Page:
By Scott Unger • Of the News-Register • 

City of McMinnville starts study to balance access to public facilities

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Survey to determine access is fine, but it Seems like the mapping of sidewalks, public roads, waste & storm water systems along with park access should already be in hand. Don’t the city departments have this information? Is a committee & paid consultant firm really necessary? After the budget overruns that required a “service fee” added to utility bills, I would prefer that city leaders look to cut costs where possible. Re creating maps, seems redundant and a cost that could be eliminated. Maybe I’m missing something…?

McMinnville Planning Department

tagup, this is a pilot project funded by the state to look at public facilities through a lens of equity - meaning do we have the same standard of public facilities in our lower income neighborhoods (which in McMinnville is our older neighborhoods) as we do in our other neighborhoods? The grant funds both the analysis to determine gaps and deficiencies in these neighborhoods, and a new method of engaging the public in city planning efforts - ie not just the standard host a town hall, but go into the neighborhoods and meet people where they are, in places where they are comfortable. We will be providing the consultant team with our existing data and maps, and they will then be using those maps and data to model the gaps and deficiencies in these neighborhoods - which will be new data and maps for us to use in our public facility planning. The City is not paying for this portion of the public facility planning. We are though, currently updating all of our public facility plans as part of our urban growth boundary and growth planning work, and the data and analysis from this effort will be incorporated into that larger effort.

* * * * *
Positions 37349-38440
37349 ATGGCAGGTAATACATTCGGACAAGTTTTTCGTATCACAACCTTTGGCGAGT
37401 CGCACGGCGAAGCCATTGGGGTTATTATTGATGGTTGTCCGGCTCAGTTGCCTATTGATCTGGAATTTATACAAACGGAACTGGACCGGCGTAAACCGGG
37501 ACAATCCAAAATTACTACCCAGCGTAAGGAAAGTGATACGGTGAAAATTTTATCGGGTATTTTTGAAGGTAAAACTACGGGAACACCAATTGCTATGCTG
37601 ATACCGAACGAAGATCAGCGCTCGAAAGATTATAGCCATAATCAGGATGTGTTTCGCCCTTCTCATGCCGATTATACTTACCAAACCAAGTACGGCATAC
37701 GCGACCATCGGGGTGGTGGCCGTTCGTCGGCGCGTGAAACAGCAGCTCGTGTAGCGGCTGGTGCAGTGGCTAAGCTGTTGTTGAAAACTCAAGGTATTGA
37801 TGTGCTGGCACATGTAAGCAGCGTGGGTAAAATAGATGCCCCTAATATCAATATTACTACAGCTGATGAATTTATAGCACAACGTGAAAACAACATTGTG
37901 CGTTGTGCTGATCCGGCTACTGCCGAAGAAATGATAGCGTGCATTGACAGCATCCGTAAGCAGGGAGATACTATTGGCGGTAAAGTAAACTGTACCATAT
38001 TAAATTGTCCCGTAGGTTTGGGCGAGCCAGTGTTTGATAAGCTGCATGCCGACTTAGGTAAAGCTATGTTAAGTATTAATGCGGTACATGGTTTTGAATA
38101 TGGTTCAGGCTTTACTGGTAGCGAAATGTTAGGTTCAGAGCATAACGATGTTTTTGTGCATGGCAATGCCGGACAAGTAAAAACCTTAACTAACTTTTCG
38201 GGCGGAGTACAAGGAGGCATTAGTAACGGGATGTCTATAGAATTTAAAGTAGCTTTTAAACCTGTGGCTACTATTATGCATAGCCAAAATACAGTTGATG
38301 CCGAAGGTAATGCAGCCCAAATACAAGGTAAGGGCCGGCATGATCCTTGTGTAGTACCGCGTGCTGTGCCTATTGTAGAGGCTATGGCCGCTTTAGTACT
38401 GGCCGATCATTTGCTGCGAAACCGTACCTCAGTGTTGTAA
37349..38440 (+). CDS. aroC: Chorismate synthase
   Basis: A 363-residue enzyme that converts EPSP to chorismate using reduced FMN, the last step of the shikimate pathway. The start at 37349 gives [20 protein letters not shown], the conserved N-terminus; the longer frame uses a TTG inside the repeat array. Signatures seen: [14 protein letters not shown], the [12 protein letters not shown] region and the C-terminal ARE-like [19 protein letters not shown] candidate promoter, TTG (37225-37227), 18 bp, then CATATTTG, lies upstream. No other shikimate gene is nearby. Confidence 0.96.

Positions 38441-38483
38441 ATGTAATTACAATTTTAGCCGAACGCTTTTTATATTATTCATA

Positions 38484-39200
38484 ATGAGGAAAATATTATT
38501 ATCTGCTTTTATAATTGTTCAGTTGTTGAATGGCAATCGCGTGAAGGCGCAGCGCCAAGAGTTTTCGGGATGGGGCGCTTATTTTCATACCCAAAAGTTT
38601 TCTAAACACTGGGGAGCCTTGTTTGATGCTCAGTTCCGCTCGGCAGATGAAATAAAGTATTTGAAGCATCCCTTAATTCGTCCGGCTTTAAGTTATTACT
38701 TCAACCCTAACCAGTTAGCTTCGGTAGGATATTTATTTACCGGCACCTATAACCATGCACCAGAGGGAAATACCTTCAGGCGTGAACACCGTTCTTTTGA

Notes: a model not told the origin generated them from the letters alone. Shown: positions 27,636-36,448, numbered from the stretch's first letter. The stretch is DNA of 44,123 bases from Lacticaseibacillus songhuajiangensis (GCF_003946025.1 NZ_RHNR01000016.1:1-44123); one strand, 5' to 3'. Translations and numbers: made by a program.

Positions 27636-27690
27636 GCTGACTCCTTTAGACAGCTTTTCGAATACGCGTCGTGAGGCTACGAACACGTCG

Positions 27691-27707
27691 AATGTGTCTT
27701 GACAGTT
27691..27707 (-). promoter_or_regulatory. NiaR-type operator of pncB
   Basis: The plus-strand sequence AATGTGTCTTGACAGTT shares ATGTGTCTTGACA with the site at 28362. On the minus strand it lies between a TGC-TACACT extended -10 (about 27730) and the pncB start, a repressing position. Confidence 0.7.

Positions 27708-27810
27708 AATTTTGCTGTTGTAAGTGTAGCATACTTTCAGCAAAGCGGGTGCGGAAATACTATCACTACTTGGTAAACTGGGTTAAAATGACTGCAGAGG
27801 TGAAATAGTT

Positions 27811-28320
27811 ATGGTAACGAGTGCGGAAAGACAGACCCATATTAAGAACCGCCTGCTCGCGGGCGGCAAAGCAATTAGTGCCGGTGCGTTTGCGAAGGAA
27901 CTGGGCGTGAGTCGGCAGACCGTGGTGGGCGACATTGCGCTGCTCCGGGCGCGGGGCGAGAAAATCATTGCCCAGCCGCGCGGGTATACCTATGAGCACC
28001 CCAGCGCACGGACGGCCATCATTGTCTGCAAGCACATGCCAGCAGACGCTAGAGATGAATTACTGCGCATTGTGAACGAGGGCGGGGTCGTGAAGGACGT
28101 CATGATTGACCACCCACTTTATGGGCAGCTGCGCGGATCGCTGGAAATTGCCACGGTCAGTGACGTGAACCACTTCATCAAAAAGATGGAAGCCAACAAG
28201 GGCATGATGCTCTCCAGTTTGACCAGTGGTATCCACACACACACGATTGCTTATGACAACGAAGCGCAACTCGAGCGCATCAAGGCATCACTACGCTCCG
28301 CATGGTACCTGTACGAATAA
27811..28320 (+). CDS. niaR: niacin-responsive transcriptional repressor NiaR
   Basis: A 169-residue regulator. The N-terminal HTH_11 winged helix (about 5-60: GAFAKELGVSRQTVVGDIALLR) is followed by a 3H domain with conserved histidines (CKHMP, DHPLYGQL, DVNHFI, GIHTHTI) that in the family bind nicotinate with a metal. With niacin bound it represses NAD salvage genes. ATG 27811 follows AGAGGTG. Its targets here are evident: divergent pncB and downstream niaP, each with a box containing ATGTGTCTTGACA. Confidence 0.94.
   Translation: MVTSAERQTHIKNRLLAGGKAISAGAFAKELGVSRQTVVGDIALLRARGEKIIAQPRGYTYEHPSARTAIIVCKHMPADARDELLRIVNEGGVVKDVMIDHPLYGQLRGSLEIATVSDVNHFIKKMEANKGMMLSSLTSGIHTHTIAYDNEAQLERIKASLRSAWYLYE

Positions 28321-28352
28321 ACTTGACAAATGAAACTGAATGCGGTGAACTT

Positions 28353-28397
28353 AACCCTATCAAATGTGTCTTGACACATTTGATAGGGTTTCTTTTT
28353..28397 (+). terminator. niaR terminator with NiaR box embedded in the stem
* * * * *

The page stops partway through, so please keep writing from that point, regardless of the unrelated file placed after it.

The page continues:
Local Yokel

MPD - That answer is simple. No. All the parks in the "older" neighborhoods have been shut down and dismantled, while the new neighborhoods are designed with parks in mind. I lived in these "old" neighborhoods growing up and used these parks and also know that there is no way to retrofit these areas with what we are seeing put into today's new neighborhoods. The walking paths aren't an option and adding restrooms to some of these older areas are seriously just asking for trouble. These older areas have a small park carved into cubbies in the housing and I am guessing that adding public use restrooms in these dense areas would not be a favorite of the people living there. I can remember constantly being yelled at as a kid for just having fun in the park. I Can't imagine how it will go when you add restrooms in the sake of "equity" just so they can be abused and not used for intended purposes.

Joel R

For the love of God, tell theae DEI people to drop this plan and instead use their time and energy to figure out a way to fix the homless and gang grafitti problems that are destroying this city.
Geez...Only the government would send in a repairman to fix the toaster while the kitchen is on fire.

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